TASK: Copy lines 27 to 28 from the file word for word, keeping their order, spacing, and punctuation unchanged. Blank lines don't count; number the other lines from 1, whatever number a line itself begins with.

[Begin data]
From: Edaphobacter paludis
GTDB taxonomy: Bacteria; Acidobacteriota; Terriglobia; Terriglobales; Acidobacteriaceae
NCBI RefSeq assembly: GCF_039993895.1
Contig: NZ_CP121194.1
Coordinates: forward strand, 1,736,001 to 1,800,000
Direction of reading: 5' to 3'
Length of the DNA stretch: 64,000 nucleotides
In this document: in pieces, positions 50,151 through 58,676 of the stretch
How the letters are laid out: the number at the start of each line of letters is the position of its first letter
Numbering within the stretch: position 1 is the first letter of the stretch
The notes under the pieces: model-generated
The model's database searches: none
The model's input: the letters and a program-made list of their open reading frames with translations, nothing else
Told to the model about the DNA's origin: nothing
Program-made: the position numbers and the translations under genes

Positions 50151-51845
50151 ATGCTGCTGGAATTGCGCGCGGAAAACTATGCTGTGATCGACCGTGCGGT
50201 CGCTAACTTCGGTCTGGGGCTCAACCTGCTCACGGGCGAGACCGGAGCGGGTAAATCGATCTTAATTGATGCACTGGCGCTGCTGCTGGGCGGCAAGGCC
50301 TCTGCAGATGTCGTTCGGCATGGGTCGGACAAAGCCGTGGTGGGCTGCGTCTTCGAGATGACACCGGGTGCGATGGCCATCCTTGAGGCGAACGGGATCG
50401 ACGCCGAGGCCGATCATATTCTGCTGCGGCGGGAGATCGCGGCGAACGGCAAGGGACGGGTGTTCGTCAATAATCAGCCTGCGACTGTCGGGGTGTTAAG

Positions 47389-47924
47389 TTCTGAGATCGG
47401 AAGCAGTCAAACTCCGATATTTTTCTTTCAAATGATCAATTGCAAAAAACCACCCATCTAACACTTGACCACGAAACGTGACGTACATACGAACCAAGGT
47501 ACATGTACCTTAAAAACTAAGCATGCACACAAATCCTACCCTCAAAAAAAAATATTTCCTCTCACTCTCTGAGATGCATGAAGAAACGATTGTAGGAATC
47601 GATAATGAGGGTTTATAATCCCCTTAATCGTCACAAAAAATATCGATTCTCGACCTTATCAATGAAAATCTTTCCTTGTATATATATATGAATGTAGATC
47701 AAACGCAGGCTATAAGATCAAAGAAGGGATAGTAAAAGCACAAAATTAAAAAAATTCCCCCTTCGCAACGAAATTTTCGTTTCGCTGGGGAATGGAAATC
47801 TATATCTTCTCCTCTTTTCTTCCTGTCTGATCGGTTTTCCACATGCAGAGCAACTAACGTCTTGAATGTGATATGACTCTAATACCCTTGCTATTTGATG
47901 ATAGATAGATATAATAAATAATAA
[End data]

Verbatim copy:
47801 TATATCTTCTCCTCTTTTCTTCCTGTCTGATCGGTTTTCCACATGCAGAGCAACTAACGTCTTGAATGTGATATGACTCTAATACCCTTGCTATTTGATG
47901 ATAGATAGATATAATAAATAATAA